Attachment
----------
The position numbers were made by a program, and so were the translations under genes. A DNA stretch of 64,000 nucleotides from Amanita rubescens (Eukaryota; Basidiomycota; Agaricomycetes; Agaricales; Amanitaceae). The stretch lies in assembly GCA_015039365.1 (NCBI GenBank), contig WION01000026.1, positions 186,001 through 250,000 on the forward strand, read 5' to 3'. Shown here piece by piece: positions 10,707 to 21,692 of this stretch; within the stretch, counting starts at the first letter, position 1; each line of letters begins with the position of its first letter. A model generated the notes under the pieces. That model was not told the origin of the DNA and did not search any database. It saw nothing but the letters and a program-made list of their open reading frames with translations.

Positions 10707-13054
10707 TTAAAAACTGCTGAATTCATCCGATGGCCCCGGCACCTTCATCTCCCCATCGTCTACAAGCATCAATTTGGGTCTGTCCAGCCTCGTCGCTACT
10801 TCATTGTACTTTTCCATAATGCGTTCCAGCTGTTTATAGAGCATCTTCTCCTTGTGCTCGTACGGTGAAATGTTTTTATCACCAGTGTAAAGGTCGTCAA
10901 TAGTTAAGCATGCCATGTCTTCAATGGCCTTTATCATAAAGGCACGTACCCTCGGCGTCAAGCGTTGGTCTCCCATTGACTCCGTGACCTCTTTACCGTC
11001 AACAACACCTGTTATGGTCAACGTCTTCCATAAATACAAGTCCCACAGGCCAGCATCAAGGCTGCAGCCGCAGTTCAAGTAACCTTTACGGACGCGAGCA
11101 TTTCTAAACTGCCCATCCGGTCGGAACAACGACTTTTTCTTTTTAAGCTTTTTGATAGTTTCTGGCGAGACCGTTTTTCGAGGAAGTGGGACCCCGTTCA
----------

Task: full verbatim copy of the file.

The position numbers were made by a program, and so were the translations under genes. A DNA stretch of 64,000 nucleotides from Amanita rubescens (Eukaryota; Basidiomycota; Agaricomycetes; Agaricales; Amanitaceae). The stretch lies in assembly GCA_015039365.1 (NCBI GenBank), contig WION01000026.1, positions 186,001 through 250,000 on the forward strand, read 5' to 3'. Shown here piece by piece: positions 10,707 to 21,692 of this stretch; within the stretch, counting starts at the first letter, position 1; each line of letters begins with the position of its first letter. A model generated the notes under the pieces. That model was not told the origin of the DNA and did not search any database. It saw nothing but the letters and a program-made list of their open reading frames with translations.

Positions 10707-13054
10707 TTAAAAACTGCTGAATTCATCCGATGGCCCCGGCACCTTCATCTCCCCATCGTCTACAAGCATCAATTTGGGTCTGTCCAGCCTCGTCGCTACT
10801 TCATTGTACTTTTCCATAATGCGTTCCAGCTGTTTATAGAGCATCTTCTCCTTGTGCTCGTACGGTGAAATGTTTTTATCACCAGTGTAAAGGTCGTCAA
10901 TAGTTAAGCATGCCATGTCTTCAATGGCCTTTATCATAAAGGCACGTACCCTCGGCGTCAAGCGTTGGTCTCCCATTGACTCCGTGACCTCTTTACCGTC
11001 AACAACACCTGTTATGGTCAACGTCTTCCATAAATACAAGTCCCACAGGCCAGCATCAAGGCTGCAGCCGCAGTTCAAGTAACCTTTACGGACGCGAGCA
11101 TTTCTAAACTGCCCATCCGGTCGGAACAACGACTTTTTCTTTTTAAGCTTTTTGATAGTTTCTGGCGAGACCGTTTTTCGAGGAAGTGGGACCCCGTTCA